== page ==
And that encouragement was all he needed to start writing his own originals. But to succeed, he would need more than that. Once he was out of his mother’s shield, he was fortunate to get a partner who did not tire of him being alone and writing. While he was struggling to balance teaching creative writing to kids and a second job washing sheets with writing and submitting his stories, if his wife Tabby had as much as said he was wasting his time and he needed to concentrate on what brought home the money, he said he would have given up. I guess the lesson here is to choose your partner wisely.

But even he admits that all the encouragement in the world will not help some people. If you’re a bad writer, that is, if you have no writing talent, no one can help you become a good one. And if you are a good writer and want to be great, you should forget about it. He, however, says that if you are a good writer, through efforts, you can become competent. It is for the last category of writers, he wrote the book, full of lots of useful advice.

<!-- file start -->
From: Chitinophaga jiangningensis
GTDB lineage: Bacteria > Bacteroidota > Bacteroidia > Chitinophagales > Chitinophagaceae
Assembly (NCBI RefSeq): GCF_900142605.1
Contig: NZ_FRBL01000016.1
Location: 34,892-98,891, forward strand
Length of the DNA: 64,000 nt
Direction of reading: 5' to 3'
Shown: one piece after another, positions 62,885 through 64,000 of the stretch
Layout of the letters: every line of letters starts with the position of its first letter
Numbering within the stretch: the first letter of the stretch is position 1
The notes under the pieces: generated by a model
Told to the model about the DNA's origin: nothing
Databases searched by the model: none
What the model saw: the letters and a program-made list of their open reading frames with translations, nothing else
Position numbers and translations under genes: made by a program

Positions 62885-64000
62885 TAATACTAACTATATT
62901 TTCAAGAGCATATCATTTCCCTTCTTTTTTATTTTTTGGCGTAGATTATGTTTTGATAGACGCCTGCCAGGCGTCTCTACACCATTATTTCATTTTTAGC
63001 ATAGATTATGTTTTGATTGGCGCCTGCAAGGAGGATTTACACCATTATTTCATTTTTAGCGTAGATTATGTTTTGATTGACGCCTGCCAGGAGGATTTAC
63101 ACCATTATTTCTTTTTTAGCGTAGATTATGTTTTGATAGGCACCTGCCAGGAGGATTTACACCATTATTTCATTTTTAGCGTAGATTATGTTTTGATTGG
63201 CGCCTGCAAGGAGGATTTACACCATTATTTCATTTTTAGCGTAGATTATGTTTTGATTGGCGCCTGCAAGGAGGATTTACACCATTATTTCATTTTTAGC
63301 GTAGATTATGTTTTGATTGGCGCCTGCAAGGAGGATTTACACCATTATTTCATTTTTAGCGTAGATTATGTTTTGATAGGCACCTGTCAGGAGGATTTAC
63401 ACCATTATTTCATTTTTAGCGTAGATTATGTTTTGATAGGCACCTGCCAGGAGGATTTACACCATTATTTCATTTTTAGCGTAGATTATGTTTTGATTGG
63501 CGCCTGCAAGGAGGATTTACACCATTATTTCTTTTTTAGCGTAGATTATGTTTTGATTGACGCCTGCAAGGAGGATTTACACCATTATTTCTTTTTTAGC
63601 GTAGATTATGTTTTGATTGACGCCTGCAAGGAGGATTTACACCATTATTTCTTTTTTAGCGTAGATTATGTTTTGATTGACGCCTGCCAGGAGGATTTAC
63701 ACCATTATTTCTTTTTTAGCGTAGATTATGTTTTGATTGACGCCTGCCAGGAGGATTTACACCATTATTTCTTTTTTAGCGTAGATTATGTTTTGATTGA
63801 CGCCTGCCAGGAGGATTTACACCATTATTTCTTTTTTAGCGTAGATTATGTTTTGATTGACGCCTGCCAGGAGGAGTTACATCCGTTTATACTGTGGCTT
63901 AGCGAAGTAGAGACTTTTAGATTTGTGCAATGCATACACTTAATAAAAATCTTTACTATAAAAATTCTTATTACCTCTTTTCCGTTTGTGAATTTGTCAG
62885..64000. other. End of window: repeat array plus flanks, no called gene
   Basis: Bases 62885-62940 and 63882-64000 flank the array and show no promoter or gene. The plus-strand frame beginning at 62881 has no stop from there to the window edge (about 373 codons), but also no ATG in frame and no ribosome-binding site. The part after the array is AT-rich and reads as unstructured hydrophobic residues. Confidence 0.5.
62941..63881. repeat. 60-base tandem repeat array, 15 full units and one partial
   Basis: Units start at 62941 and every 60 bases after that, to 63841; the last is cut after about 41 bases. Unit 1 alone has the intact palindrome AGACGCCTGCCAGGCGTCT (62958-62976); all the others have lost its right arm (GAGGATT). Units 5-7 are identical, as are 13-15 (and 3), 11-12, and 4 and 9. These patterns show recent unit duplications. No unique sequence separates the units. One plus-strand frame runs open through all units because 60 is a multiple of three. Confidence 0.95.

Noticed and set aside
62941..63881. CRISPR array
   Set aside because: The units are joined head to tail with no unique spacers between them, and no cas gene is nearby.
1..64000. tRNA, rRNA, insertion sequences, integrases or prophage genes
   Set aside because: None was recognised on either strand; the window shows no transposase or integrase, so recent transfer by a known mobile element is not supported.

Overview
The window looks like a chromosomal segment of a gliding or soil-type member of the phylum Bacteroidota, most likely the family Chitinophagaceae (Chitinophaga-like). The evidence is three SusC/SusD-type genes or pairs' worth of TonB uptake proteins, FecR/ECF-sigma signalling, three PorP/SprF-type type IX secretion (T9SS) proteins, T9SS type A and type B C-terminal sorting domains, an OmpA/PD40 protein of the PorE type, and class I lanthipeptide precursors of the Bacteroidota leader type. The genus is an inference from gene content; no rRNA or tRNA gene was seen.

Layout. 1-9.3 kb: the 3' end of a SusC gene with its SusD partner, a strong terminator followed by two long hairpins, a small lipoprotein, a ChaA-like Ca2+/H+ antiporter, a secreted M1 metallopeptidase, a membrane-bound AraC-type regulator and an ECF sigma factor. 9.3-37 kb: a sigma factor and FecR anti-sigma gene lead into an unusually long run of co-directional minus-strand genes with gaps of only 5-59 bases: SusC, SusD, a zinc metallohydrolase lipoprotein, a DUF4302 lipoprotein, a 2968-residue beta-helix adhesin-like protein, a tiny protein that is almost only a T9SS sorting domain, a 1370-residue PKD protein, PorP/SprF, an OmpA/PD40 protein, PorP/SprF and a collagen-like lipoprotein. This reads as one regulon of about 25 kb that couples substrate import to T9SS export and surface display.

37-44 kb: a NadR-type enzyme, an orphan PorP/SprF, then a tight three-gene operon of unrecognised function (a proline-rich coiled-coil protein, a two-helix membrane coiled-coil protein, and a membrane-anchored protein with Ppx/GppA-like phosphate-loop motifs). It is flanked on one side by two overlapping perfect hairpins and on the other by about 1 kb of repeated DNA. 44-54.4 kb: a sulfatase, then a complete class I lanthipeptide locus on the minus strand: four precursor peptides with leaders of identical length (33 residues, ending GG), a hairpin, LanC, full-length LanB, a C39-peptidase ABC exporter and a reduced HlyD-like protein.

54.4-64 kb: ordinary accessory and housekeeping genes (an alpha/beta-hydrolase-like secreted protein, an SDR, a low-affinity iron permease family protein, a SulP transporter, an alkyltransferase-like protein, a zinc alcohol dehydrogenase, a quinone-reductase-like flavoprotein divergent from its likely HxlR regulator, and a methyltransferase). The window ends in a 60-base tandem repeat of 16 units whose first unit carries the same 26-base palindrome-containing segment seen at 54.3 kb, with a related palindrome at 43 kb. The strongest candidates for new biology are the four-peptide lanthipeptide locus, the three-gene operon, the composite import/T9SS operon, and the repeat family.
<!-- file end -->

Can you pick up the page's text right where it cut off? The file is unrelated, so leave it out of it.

Perhaps the first and best is that if you want to be a writer, you must do two things above all others: read a lot and write a lot. There’s no way around these two things that he is aware of, no shortcut. If you do not like to read as an aspiring writer, he says to forget about writing because that is how learning is done. That is how you become a competent writer. Every time you read and write, there is a learning process going on. Every book you pick up has its lesson or lessons. It doesn’t even matter if you think a book is bad because quite often the bad books have more to teach than the good ones. He says to take a book to read everywhere — in the waiting room, in the kitchen, while eating, while doing your business. If you are already repulsed by that, then just forget being a competent writer. King himself gets through seventy or eighty books a year.